There appear to be some rings orbiting the planet that can be seen at different brightness levels. If you don't know what the rings are made of, it's a combination of billions of pieces of ice, dust and rock. These particles can be as small as a single grain or even as large as rocks the size of a house.
It's highly unlikely that you'll be able to spot individual giant chunks of debris floating around the planet, but with a decent telescope that can see 8 separate rings, it might be possible.
The only instrument that can detect more rings, about 30 rings, is theCassini spacecraftorbit Saturn.
the different moons
Saturn has a ton of moons in its orbit, in fact, considering how many have been discovered so far, that's more than 79 for Jupiter. Saturn is currently known to have 82 moons.
By far its most famous moon is Titan, Saturn's largest moon. This moon is famous for having a dense atmosphere and for being the only known celestial body in space, along with Earth, where clear evidence of surface liquid has been studied.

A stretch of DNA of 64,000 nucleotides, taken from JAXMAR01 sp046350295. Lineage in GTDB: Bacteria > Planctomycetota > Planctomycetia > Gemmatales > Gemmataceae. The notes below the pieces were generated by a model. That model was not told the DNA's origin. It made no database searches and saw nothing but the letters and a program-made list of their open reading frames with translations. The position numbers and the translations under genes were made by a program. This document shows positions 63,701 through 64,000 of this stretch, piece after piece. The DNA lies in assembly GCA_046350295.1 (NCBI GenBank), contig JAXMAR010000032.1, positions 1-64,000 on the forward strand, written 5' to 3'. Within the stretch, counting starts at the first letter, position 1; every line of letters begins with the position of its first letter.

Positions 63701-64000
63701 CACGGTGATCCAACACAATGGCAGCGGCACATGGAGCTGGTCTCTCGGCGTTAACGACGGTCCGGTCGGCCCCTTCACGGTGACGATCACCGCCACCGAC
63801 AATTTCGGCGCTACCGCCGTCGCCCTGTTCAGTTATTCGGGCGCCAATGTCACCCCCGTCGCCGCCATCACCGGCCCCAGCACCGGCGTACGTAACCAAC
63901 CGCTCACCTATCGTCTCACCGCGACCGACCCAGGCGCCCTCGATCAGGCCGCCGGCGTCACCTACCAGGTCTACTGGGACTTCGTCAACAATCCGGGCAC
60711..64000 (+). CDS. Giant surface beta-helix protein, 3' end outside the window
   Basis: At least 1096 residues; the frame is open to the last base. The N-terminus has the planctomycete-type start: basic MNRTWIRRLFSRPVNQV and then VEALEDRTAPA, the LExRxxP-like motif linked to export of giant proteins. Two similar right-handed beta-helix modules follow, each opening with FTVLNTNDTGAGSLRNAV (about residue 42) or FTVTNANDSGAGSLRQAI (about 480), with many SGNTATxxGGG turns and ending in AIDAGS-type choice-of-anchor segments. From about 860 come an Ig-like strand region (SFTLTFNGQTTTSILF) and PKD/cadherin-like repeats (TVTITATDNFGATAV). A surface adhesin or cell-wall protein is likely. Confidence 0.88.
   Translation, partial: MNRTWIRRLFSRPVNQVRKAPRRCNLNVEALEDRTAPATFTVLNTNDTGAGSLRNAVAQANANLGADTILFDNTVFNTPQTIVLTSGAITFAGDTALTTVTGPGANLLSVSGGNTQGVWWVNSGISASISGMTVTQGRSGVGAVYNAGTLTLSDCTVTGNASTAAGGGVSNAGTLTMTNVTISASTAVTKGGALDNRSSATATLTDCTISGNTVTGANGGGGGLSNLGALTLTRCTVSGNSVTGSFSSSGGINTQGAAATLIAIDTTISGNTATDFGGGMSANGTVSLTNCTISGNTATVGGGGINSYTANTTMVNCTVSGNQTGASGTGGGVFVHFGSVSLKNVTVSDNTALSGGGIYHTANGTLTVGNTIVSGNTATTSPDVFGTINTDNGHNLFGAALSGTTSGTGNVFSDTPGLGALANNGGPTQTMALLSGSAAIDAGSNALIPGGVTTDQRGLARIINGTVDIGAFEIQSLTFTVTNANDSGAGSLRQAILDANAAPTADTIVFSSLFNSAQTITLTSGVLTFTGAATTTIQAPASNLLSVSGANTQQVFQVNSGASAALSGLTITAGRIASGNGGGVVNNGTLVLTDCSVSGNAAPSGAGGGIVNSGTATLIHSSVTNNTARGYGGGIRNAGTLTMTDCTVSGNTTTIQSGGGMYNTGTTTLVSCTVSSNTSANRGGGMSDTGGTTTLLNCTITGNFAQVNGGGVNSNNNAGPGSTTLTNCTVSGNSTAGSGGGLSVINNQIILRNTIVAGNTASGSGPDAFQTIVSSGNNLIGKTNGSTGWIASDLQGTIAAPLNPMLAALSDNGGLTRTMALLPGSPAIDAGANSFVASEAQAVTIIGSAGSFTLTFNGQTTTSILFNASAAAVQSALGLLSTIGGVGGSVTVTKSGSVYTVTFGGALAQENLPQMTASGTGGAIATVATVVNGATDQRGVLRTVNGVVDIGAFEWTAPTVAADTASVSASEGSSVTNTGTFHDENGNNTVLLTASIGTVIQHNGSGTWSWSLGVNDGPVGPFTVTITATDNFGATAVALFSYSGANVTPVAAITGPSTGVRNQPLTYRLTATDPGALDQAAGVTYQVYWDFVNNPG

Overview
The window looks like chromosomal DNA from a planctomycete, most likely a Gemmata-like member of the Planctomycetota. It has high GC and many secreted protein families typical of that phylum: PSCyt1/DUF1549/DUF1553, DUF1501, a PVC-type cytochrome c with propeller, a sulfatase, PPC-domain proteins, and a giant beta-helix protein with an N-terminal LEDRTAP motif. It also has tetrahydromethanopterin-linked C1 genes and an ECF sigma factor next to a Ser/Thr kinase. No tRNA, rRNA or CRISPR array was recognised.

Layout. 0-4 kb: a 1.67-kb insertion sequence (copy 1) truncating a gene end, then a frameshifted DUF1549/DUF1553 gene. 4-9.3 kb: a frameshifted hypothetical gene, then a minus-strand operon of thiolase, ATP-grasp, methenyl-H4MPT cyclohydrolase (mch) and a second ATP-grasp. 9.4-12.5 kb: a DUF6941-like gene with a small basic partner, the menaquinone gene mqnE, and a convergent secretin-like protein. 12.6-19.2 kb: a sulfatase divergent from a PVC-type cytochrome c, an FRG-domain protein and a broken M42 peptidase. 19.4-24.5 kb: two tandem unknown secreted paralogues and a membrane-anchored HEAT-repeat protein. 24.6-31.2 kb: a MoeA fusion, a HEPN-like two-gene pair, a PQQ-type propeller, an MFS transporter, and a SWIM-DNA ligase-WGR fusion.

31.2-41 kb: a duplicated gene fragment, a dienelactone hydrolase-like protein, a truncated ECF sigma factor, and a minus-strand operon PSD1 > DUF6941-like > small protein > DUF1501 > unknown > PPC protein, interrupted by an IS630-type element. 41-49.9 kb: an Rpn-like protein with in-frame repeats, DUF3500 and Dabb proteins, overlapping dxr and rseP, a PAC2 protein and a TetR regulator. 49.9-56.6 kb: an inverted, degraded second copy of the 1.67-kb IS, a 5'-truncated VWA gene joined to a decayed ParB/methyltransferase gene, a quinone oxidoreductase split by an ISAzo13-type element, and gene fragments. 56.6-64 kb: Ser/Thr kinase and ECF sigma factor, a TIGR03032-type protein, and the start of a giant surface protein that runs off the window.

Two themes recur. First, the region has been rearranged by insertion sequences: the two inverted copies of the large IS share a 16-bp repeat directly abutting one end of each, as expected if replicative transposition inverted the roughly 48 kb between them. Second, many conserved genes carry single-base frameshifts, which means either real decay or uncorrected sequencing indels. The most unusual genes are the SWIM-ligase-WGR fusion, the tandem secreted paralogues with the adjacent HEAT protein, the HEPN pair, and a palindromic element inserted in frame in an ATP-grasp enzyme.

It is also the second largest moon in our solar system, right behind one of Jupiter's moons, Ganymede. As Titan is the largest moon orbiting Saturn and is quite bright it is quite easy to spot however the other moons are much harder to observe but with minimal light pollution it is possible to spot 5 of the planets and other larger moons.
We hope this article has provided you with enough information to start your next Saturn observing session.
Saturn is a wonderful planet to look at, with some cool things to see in the rings, its moons and even cloud bands. It's no wonder that many amateur and experienced astronomers alike enjoy observing this gas giant, and I'm sure you will too!